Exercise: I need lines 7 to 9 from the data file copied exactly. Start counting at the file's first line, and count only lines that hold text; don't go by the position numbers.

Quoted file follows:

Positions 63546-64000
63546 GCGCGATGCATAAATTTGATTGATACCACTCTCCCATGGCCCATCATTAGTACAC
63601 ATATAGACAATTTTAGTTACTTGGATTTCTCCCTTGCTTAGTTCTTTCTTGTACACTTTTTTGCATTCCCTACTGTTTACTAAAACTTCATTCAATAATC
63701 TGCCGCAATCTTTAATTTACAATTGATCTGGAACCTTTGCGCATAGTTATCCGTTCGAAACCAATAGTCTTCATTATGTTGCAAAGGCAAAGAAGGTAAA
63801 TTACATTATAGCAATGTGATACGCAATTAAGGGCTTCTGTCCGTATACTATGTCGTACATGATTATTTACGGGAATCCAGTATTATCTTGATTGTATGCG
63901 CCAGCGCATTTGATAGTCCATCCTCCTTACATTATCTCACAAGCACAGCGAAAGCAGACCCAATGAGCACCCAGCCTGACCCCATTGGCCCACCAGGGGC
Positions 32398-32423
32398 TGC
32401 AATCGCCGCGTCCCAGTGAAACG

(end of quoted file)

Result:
Positions 32398-32423
32398 TGC
32401 AATCGCCGCGTCCCAGTGAAACG